Ketubah (Marriage Contract) Information
Below is information about the Ketubah and other traditional and alternative partnership documents
1. Ketubah – Most common wedding document. Most Ketubah websites have many options for texts and also the option to write your own. They range in artistic style, text, and price. Here are a few websites that have sample texts available to view. Some websites like www.ketubah.com allow you to buy a plain ketubah with just the text if you want to have another artist decorate it. Before your order is complete, Rabbi Sarah can help you complete the information form on Ketubah Wizard with your Hebrew names or Hebrew transliteration of your names, the Hebrew date and location of the wedding.
Most sites and artists will either have many options of texts to choose from or allow you to write your own text.
After you have completed ordering/checking out, you will be prompted to enter your information (names, location etc..) in order to personalize your Ketubah. This may be a form or an online platform that you can give me access to so I can assist you if needed.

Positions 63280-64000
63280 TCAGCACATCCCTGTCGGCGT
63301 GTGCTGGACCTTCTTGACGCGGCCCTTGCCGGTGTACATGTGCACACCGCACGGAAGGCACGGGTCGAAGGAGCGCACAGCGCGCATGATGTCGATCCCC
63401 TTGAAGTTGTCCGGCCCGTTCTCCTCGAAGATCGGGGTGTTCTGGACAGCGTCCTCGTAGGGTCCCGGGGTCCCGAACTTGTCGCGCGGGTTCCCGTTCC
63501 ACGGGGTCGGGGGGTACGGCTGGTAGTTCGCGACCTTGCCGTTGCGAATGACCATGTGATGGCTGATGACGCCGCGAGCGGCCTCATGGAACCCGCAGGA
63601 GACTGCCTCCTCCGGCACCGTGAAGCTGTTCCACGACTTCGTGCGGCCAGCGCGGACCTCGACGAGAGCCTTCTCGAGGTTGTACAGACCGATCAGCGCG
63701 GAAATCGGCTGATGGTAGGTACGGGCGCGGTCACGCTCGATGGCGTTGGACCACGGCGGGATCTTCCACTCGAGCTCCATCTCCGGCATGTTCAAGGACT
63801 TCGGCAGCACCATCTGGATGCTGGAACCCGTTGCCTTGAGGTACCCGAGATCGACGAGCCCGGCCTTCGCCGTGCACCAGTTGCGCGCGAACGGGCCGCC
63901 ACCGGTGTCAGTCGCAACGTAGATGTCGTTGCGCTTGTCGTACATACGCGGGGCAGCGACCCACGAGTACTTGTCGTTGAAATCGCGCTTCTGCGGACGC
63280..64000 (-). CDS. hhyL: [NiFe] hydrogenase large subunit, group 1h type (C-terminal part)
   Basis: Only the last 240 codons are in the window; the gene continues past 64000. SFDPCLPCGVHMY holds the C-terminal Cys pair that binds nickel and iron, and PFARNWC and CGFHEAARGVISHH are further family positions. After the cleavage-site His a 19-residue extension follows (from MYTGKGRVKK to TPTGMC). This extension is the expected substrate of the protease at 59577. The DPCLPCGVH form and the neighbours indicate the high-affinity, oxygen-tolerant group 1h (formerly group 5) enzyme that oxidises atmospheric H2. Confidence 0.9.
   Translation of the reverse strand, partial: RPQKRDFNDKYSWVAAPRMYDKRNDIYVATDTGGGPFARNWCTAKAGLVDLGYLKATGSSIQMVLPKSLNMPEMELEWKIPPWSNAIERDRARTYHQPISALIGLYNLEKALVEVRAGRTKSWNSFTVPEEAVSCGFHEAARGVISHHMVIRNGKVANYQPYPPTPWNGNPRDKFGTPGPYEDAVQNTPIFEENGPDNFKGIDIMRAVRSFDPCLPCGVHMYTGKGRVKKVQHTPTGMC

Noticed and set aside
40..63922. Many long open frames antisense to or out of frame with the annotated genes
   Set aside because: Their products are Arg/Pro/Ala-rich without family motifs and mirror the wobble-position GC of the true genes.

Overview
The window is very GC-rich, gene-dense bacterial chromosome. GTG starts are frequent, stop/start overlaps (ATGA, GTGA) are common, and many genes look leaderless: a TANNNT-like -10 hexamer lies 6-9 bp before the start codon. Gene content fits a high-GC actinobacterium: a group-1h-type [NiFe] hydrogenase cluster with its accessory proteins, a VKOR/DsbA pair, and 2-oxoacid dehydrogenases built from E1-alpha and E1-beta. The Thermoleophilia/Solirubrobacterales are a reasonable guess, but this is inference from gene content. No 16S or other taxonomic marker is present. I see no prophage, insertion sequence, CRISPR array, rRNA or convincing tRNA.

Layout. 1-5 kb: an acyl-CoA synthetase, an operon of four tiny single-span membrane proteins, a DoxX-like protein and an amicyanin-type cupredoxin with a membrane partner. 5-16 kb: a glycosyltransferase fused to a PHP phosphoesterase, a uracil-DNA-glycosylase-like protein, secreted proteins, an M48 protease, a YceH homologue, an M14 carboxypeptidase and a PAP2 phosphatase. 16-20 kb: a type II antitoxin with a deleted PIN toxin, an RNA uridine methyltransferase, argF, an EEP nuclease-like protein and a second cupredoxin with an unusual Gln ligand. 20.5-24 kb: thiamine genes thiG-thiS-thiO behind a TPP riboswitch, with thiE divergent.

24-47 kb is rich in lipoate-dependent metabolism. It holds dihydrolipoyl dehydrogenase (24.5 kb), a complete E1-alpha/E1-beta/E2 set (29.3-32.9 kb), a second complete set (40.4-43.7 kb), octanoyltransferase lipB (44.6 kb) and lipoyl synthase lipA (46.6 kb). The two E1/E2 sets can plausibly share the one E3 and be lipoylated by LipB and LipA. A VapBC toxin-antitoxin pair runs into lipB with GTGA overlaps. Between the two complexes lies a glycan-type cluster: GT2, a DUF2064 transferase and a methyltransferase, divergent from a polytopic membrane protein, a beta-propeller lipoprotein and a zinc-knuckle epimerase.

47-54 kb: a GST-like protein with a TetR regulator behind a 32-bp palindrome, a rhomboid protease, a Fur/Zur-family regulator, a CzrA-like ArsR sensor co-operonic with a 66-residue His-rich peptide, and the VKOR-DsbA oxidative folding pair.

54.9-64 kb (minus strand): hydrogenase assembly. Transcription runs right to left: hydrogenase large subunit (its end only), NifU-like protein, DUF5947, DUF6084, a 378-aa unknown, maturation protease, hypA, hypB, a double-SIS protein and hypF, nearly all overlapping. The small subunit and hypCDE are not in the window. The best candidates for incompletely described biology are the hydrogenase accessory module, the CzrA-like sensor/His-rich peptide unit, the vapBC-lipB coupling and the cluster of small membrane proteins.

Please send your digital proof to Rabbi Sarah before you have your Ketubah printed to confirm all of the information is correct.
2. Brit Ahuvim – Egalitarian Lovers Covenant / Partnership Document
Brit Ahuvim is an ancient egalitarian Jewish partnership ritual which has seen a modern comeback thanks to Rachel Adler, a professor at Hebrew Union College-Jewish Institute of Religion. This ritual involves places significant objects in a bag (which you describe) and then both lifting the bag to show you are acquiring the relationship (rather than the other person, as you do in a traditional Jewish wedding ceremony). There is also a Brit Ahuvim document that serves as wedding contract (similar to the ketubah). This can be used for same gender couples or any couple.
3. Te’naim – Conditions/Intentions for the marriage
A separate document from the ketubah, the Te’naim document states the intentions and values for the marriage, often including quotes and verses. It is read and signed before the wedding, and the ceremony included the breaking of the plate by the mothers of the wedding couple. The Te’naim document allows couples more creativity and personalization not always included in traditional ketubot. Nowadays there are many more options for the Ketubah texts, including alternative texts that contain the Te’naim sentiments, eliminating a need for second document. If you’re interested in having a Te’naim document or ceremony as an engagement ritual prior to the wedding in addition to a ketubah signing, please let Rabbi Sarah know.